Given my own penchant for sharing YouTube videos here at Russian History Blog and the recent posts from Miriam Dobson and Alison Smith sharing some phenomenal historical photographs, it seems appropriate to start gathering a list of everyone’s favorite online resources for teaching Russian history. Add your favorites to the comments, and I’ll start compiling them and create a separate page on the blog with a list of these materials. I would bet that a lot of us will find a great many useful resources for our classes.
Today marks the 66th anniversary of Victory Day. As Sean Guillory notes in a must-read post, victory, like so many other aspects of 20th century east European history, is remembered quite differently in many post-Soviet and post-Communist states. He writes:
Russia, with much justification, views this transformation of the memory of liberation into the memory of conquer as deeply insulting. Yet the whether one thinks about the legitimacy of these moves, they nevertheless raise some quite uncomfortable questions about the basis for history, memory and identity. How to reconcile all these memories of victimhood into a general narrative, where the field of victims in the war can be objectively be dispersed between the war’s winners and losers? Can it be done? Should it? Or is the European memory of the war, as Tony Judt suggests, ever to remain “deeply asymmetrical”?
Of course, it is not only in Russia where the war is fondly remembered and revered as unsullied victory. In addition to the beautiful sand art animation from Ukraine’s Got Talent that I shared previously, I can’t help but think of this video, which I frequently show to my post-1945 Soviet/post-Soviet history students. It was made for the 60th anniversary of Victory Day in Karaganda, Kazakhstan. It is another great way to get my students to think about the different degree to which World War II continues to matter in the United States versus the former Soviet Union (obviously, as Sean highlights for us, this memory is not always positive). All you have to do is pick the latest favorite hip hop artist and ask the students if they could imagine them rapping about World War II.
So, this week’s YouTube of the Week is perhaps of more interest to researchers than it is to students. This is just part one of a series of videos uploaded by the Iowa State University Library’s Special Collections. They include raw news footage of Nikita Khrushchev’s 1959 visit to Iowa. I have not yet watched all of the footage, but in the midst of a lot of dullness, many great moments and images often tell you more about American history than Soviet. Of particular interest are the Iowans lining the roads for Khrushchev’s motorcade and holding up signs, including slogans like “The Only Good Communist is a Dead Communist.”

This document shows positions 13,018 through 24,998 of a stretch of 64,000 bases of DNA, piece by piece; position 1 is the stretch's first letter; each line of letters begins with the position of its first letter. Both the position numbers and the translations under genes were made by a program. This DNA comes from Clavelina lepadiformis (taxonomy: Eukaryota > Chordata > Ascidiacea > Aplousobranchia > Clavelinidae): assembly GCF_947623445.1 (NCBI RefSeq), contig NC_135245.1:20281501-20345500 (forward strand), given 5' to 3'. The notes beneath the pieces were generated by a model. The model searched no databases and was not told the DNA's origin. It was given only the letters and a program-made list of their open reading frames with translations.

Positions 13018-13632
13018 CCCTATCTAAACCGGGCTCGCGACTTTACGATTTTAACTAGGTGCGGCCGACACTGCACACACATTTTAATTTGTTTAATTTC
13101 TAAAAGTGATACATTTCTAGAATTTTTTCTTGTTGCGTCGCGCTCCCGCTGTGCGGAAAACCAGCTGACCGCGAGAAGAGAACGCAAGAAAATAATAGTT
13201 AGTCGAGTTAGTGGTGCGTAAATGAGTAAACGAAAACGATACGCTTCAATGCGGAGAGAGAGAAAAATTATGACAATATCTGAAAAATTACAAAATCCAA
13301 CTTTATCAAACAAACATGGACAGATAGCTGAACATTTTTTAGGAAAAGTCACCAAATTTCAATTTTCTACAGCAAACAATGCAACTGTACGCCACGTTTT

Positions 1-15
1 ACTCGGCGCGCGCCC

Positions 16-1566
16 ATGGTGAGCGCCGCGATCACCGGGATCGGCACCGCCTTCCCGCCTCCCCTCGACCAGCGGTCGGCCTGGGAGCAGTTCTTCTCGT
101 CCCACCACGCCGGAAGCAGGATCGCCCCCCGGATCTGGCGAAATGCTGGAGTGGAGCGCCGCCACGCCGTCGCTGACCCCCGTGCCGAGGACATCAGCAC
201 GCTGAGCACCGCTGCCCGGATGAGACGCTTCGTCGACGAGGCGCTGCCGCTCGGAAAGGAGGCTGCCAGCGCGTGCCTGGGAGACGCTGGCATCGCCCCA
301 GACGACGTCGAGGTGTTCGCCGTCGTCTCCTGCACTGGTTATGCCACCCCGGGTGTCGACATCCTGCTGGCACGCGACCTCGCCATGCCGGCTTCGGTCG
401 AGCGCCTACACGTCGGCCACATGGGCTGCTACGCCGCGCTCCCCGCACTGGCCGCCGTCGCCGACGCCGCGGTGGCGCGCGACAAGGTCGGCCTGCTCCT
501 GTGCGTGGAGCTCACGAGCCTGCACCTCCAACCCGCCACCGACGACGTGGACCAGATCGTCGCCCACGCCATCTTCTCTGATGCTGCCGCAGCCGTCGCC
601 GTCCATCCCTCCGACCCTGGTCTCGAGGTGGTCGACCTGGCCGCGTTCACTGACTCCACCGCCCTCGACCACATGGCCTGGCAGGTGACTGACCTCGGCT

Unfortunately, it seems the ISU Library has disabled the capacity to embed the video in a blog post, so you’ll have to go here. Khrushchev in Iowa
So, my YouTube of the Week feature would be better if it was actually a weekly feature. Unfortunately, a bit of illness has kept me offline for much of the last few weeks. So, when the YouTube of the Week last appeared, I shared one of my students’ favorites–I Want a Man Like Putin. I find when it comes to Putin’s “cult of personality,” that I have to stop myself from taking up an entire class period with all the great video footage. This was a new one for me last fall, though, that I just can’t help but share. As in many videos that I show in class, the students need no translation.
Students absolutely adore all of the fun you can have talking about the cult of Putin. Perhaps none are as fun as this well-known video of “I Want a Man Like Putin.” This particular version includes English subtitles.
I use the video every semester that I teach post-1945 Russian/Soviet history as it follows a few classes after other videos of Boris Yeltsin’s drunken and seemingly senile escapades. This video then encapsulates a part of why Putin and the sober, stable 2000s are so much more popular than Yeltsin and the drunken, chaotic 1990s.
One of the features I plan for the blog will be my “YouTube of the Week.” I will share many of the videos that I use in my course on the history of the Soviet Union and the post-Soviet world from 1945-present with just a few comments on how I use them. Teaching such recent history allows me to take full advantage of the multi-media available on the web. I use the videos for two reasons. First, I find their entertainment value helps refocus students in the middle of a long class session. Second, though, I use them for their ability to make a point about the history that I am teaching in a way that I cannot through words alone.
This week’s video is one many of you probably have seen, and it is the runaway favorite of my students each semester. It is a sand animation artist on one of those metastasizing reality shows–“Ukraine’s Got Talent”–creating a moving piece of performance art with themes around World War II. No video, no words, no images make clearer the continued importance of that war in the former Soviet Union than this one. The students will (or should) take particular notice of the emotional reactions of audience members. It’s a much longer video than I usually use, but it is worth every second.